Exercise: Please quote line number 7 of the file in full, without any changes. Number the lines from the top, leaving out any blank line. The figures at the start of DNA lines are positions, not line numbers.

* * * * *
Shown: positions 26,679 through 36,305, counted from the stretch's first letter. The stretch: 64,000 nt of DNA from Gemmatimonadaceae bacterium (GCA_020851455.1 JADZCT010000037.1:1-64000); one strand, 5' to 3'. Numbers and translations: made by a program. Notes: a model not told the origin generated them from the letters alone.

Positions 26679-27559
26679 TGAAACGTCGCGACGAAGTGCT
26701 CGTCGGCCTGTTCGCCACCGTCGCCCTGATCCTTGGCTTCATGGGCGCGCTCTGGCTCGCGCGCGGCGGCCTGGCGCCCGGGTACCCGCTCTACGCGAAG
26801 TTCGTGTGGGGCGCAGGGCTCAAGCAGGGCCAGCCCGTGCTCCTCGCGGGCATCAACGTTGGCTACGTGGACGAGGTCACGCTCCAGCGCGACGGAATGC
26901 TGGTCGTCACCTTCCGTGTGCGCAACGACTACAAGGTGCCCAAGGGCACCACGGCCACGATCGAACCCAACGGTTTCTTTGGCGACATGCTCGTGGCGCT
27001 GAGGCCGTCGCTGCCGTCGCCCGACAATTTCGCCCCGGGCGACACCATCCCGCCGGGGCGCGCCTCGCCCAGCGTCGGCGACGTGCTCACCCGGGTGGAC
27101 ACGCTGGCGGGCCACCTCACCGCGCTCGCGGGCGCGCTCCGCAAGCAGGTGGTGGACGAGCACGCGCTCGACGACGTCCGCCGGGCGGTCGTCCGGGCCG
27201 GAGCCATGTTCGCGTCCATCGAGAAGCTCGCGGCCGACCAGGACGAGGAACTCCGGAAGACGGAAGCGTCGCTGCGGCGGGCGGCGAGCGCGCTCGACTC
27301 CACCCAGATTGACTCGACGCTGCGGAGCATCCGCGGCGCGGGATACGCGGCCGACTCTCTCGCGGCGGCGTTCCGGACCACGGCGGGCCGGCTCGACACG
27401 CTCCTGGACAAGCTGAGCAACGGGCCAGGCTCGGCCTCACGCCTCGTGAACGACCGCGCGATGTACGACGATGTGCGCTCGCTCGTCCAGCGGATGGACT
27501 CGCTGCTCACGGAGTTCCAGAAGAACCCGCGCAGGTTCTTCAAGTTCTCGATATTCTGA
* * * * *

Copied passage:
27001 GAGGCCGTCGCTGCCGTCGCCCGACAATTTCGCCCCGGGCGACACCATCCCGCCGGGGCGCGCCTCGCCCAGCGTCGGCGACGTGCTCACCCGGGTGGAC